In my first blog, I talked about normalising infant sleep and helping to validate a baby’s needs alongside parents. It is evolutionarily normal for babies to need comfort, support, and co-regulation from their parents through the night.
Of course, for some parents, simply riding out the sleep deprivation until their baby is naturally able to sleep by themselves, through the night, (which could be several years) may simply not be an option. Parents who are returning to work, or for whom the sleep deprivation is having a major impact on their functioning, may need something to change faster than natural development will allow. We do not have the luxury of long and supported parental leave, with a village surrounding the family to help. But before jumping to methods of sleep training that use crying and limit parental responsiveness, parents may like to try things that work with a baby’s biological rhythms and the natural physiology of sleep.
Encourage parents to really watch their baby, and see if they can identify “cues” that the baby shows when they are starting to get tired and then try to create the conditions for sleep. It is no problem to get on with day-to-day life and let naps happen “on the go”. For babies with low sleep needs, this can be enough to take the edge off sleep pressure during the day and lead to better sleep at night. The Possums sleep approach uses this idea. This is counter to the myth that “sleep breeds sleep” which is not supported by evidence. Encourage parents to get lots of sunlight (for themselves and their baby) during the day and keep the room dark at night, and avoid screens as much as possible close to bedtime. Doing this from birth helps baby begin to establish a day-night circadian rhythm.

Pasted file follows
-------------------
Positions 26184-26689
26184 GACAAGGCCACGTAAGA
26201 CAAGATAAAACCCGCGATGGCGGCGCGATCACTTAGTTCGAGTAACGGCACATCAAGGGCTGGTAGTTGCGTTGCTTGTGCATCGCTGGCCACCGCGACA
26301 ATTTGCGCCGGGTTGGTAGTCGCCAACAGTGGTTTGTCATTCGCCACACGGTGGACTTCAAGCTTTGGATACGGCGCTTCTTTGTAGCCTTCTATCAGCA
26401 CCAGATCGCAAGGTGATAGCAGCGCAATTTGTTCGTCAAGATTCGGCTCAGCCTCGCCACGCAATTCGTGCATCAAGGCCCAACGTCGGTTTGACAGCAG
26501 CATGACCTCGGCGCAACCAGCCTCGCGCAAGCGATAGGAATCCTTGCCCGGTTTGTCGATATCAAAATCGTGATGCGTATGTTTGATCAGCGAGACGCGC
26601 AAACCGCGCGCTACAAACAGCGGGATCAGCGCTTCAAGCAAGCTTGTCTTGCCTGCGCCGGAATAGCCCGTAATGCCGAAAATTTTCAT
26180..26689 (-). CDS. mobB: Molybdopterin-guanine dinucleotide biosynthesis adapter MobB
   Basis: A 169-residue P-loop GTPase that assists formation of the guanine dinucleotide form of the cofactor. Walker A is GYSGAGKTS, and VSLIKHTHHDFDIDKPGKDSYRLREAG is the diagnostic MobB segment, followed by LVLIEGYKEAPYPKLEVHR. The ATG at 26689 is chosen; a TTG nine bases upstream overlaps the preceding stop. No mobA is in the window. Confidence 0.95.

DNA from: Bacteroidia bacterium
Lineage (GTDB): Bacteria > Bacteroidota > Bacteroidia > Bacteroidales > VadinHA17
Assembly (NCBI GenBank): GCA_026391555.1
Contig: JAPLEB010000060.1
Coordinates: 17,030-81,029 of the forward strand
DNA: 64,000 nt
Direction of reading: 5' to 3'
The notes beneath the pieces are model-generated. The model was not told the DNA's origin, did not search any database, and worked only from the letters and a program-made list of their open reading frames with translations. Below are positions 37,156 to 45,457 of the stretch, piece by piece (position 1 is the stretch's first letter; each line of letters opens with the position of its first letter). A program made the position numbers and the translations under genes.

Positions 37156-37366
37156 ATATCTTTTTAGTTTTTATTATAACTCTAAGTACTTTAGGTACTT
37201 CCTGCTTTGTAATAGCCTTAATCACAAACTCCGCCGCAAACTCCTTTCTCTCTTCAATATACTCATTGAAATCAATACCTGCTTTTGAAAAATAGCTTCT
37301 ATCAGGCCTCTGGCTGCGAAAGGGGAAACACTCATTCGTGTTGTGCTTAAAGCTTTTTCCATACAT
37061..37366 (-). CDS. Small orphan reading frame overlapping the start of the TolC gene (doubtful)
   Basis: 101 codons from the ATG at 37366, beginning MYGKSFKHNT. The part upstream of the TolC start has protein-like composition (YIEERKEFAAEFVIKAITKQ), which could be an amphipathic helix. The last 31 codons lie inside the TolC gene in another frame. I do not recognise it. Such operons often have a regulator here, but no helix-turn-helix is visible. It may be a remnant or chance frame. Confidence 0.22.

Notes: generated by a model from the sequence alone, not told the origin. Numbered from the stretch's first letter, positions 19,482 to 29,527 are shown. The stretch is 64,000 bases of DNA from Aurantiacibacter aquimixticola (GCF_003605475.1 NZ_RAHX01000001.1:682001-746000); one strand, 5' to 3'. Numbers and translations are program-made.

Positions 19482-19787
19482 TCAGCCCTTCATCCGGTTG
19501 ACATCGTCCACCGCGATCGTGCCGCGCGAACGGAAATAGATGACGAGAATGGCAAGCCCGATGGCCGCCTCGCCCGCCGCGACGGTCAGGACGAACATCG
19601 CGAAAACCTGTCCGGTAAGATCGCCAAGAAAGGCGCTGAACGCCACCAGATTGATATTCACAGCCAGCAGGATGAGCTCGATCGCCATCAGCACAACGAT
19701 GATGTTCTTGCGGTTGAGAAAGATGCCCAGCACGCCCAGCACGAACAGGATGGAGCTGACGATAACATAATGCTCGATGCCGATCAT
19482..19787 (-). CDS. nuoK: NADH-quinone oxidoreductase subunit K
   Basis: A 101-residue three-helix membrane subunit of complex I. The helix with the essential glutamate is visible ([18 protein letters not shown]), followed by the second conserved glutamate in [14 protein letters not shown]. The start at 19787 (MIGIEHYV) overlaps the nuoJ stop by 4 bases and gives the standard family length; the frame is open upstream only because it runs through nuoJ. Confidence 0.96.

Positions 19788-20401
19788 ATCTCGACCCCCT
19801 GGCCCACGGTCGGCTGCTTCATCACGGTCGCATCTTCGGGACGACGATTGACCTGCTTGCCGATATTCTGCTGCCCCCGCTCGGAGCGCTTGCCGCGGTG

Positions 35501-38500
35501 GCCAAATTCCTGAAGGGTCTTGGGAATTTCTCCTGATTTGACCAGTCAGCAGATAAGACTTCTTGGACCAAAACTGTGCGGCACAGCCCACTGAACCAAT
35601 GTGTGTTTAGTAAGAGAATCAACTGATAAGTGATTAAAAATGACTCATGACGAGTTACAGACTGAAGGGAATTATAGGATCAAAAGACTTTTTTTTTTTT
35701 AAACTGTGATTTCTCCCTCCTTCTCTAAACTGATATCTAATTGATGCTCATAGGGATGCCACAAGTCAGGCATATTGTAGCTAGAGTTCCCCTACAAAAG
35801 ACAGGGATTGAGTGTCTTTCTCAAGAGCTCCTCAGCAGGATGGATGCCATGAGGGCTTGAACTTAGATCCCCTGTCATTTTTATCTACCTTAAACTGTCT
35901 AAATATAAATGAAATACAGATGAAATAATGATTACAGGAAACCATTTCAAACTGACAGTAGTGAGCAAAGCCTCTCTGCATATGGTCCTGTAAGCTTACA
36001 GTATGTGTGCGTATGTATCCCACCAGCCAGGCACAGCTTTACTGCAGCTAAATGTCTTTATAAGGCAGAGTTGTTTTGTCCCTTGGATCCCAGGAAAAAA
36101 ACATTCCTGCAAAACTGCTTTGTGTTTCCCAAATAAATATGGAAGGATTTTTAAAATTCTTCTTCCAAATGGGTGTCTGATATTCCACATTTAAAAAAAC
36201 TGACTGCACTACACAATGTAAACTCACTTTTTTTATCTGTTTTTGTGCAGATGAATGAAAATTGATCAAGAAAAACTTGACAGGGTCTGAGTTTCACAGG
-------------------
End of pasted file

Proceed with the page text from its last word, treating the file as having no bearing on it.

If a baby is not asleep within 15-20 minutes of trying, parents might consider doing something gently relaxing with them and trying again in half an hour (this prevents them associating bedtime with being wide awake!) If baby is routinely wide awake at bedtime, parents could consider delaying bedtime until the time their baby is naturally sleepy, linking it to a bedtime ritual, and then gradually moving it forward over time.
Develop a calming bedtime ritual that helps baby know what to expect. This doesn’t have to be timed or rigid but should follow the same order. It might include a bath, massage, stories, lullabies, and cuddles. It’s also a lovely way to connect and can include dads, non-birthing parents, and extended family. There are many ways to “nudge” sleep habits by making incremental changes over time, layering new habits over the ones a baby is used to, and then gradually removing the old habit. This is much less distressing to both babies and parents than putting limits on how much a parent responds to the baby’s distress.
Be aware that there are different approaches to infant sleep, which range from being completely child-led to putting baby into a strict routine and limiting parental responsiveness. If parents are ever feeling uncertain about an approach, encourage them to ask questions and follow their instincts. They know their child and their family situation best.